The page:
‘The Serpent Queen’ Season 1, Episode 3 Recap – What Happened in “The Price”

By Jonathon Wilson
Published: October 10, 2022 (Last updated: 2 days ago)
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The Serpent Queen image for season 1, episode 3 recap
'The Serpent Queen' Season 1 Image (Credit - Starz)




More scheming results in some big political changes as the present-day plot starts to become clearer too.

Things are, I think it’s fair to say, looking up for Rahima. After maiming the cook who was rude to her with the help of gunpowder provided by Catherine, the maid, now the queen’s official one, has some degree of protection. Catherine even arrives on the kitchen steps like a looming specter to interrupt any debates about Rahima’s potential punishment with a reminder that she’s under royal protection – and even gets a new dress to prove it, though that is also a shrewd slight against someone else which we’ll explain later.

It isn’t that Rahima shouldn’t let her newfound strength go to her head, just that she should be careful to vet those who the strength attracts. This is a lesson that younger Catherine could have stood to learn much sooner, since her idealized “love” for Henri becomes more and more painful with every development, like a splinter wedging itself deeper and deeper.

He was already having a love affair with Diane – after spending almost a year at war fighting for the lands supposedly owed to him by his wife’s dowry and waxing poetically about his endeavors via letter all the while, he neglects to mention that he’ll be returning home with a mistress, Filippa (Elissa Alloula), and their child, a girl named after Diane, of all people. It’s a slap in the face for Catherine, who has genuinely missed him, and the idea that it’s simply what men do at war and means nothing is a small consolation.

The mistress and the kid aren’t to become permanent fixtures at court, since all that really matters is a male heir, and it isn’t exactly good for optics anyway. At the behest presumably of the King, who has only grown fonder of Catherine in Henri’s absence, both woman and child are dismissed, and a physician is brought in to assess the present problem of Catherine’s apparent inability to conceive. The official medical solution is hilarious in its simplicity – a simple change of position ought to do it.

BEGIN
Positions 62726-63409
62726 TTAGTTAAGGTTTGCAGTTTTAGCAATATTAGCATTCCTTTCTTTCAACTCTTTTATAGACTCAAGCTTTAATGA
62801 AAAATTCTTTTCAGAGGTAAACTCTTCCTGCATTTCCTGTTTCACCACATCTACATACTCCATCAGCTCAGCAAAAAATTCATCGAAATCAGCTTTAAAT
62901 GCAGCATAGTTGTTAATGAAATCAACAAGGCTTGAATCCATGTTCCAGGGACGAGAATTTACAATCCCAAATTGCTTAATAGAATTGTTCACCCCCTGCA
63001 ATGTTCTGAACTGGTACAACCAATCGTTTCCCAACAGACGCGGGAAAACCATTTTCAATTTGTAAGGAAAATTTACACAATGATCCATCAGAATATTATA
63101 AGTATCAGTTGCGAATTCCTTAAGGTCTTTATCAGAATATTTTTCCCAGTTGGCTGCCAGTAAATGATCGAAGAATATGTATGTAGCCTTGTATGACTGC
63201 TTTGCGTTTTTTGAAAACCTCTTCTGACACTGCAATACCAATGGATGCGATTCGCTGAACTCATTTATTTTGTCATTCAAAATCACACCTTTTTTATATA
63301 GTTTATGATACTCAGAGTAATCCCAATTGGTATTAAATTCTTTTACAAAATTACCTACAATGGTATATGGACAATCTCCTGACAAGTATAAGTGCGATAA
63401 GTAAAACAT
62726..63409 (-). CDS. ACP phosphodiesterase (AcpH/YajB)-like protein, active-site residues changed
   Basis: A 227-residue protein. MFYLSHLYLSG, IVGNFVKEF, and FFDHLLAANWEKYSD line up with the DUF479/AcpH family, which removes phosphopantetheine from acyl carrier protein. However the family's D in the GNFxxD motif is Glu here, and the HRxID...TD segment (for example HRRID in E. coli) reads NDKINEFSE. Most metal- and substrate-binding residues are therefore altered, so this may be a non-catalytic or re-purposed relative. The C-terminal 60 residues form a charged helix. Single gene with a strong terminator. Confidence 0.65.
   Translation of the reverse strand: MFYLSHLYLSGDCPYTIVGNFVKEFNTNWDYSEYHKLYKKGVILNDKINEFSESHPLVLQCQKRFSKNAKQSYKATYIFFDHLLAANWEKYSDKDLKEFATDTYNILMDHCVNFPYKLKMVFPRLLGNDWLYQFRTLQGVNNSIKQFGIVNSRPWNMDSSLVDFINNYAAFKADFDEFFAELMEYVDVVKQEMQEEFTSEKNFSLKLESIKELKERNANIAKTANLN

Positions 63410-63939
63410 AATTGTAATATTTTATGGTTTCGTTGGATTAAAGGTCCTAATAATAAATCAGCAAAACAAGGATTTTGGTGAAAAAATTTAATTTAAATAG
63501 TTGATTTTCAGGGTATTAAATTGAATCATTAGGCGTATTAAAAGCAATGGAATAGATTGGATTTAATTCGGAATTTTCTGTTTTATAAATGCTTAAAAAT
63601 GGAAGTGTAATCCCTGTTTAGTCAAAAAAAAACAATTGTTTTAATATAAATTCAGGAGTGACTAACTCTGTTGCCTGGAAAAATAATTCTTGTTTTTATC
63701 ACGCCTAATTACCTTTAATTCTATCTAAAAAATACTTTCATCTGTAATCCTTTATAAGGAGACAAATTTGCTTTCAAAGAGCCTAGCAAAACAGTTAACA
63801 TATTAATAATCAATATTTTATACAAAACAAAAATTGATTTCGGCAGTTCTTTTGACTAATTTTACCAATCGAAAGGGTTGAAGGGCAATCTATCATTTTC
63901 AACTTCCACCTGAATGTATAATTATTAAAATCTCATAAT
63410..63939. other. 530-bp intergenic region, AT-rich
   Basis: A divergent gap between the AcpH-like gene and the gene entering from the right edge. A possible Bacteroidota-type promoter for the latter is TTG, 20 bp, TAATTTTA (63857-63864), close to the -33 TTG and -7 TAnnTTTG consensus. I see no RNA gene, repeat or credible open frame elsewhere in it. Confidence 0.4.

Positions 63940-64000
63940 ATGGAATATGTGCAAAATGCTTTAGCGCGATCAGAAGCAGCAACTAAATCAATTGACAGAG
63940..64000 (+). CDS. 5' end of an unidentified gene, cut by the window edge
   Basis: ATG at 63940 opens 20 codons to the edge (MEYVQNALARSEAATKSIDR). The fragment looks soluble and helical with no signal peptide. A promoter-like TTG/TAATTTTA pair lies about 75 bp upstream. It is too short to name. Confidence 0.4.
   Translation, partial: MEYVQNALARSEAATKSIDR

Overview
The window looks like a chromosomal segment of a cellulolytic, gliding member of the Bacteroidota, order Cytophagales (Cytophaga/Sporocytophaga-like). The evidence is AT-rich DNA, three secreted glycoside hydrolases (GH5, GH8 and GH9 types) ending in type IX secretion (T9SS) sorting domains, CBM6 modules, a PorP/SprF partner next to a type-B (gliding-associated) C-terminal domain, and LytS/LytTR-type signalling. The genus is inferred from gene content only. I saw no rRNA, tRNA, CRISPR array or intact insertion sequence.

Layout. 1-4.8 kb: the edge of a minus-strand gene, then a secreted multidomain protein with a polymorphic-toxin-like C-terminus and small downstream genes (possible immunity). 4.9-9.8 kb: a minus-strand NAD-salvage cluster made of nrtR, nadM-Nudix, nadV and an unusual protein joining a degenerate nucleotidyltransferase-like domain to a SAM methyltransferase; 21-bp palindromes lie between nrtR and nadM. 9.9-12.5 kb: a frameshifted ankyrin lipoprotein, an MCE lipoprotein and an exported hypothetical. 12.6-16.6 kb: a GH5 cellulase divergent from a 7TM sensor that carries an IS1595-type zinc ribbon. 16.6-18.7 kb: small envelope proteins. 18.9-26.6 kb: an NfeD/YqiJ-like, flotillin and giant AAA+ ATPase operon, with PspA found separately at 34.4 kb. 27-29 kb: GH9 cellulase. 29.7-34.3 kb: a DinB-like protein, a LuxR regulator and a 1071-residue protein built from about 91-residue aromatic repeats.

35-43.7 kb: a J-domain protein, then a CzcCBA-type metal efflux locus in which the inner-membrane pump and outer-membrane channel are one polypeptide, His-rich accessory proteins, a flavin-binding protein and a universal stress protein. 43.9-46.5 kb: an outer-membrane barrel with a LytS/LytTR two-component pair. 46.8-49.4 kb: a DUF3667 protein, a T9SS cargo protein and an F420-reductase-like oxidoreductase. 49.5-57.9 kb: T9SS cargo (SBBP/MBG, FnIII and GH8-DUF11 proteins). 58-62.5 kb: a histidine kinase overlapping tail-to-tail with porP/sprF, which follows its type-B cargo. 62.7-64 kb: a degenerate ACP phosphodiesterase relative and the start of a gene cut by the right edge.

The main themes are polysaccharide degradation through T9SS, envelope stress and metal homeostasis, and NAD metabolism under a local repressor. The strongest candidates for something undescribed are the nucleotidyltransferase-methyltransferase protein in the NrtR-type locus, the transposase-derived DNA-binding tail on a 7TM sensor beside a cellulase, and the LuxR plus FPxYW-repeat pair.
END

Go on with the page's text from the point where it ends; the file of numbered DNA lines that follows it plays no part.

And it seems, at least at first, like the subsequent sex scene – somehow more awkward than the previous one between the two – has done the job. Catherine suspects she’s pregnant and we move on to other matters, such as Marthe’s continuing relationship with Francis, which is clearly designed to humanize the young dauphin because he’s reasonably kind to a little person, having apparently developed a fondness for them as a royal hostage of the Sultan. He even refuses the Duke of Guise’s offer to essentially assassinate Catherine, which Marthe overhears because she’s hiding in the other room.

But nobody is buying the idea that the dauphin is suddenly reformed. During a meeting between the King and an ambassador of the Holy Roman Emperor about handing over half of the Italian states conquered by Henri in the midst of burgeoning Catholic and Protestant conflict, Francis is very vocal about his dislike of Catherine, and the furious King berates him and then assaults him. When Marthe attempts to tend to Francis, he cruelly takes out his anger on her. He’s as vindictive as ever.

Of course, when you wrong so many people so frequently, someone will inevitably do something about it, and thus during a game of tennis, Francis collapses and dies, apparently of heart failure, but almost certainly of poisoning.

But who’s the culprit? Catherine, of course, becomes the prime suspect, partly because it makes sense that she’d seek revenge for Francis’s tirade against her earlier, but also because a book about potions found in Sebastio’s room, which Catherine left there after being given it by Ruggieri, directly implicates her. The point of the book was about brewing some kind of fertility potion to ensure she got pregnant, but nobody’s concerned about the details.

Catherine can’t be openly accused of murdering the dauphin, though, for political reasons, so instead, Montmorency suggests framing Sebastio, since the book was found in his quarters and it’s an easy fit for evidence, and Catherine reluctantly agrees.

Sebastio is brutally and very publicly executed, which sends a shiver of worry up the spines of her remaining retinue, who suddenly realize in unison that they’re all equally expendable.

But things are at least looking up for Catherine. She seems to finally be pregnant, and in Francis’s absence, Henri is the new dauphin, and thus the next in line to the French throne. She’s well on track to be queen.

And as we catch back up to the framing device, we see her troubles to claim the throne almost pale in comparison to the difficulty of retaining it.

As hinted at earlier, Rahima’s new dress is second-hand, formerly belonging to Catherine’s widowed daughter-in-law, Mary (Antonia Clarke), the future Queen of Scots. Mary keeps several lady assistants dressed in virginal white who’re all also named Mary, and tells them that she’ll do anything in her power to prevent Catherine from consolidating power over France.

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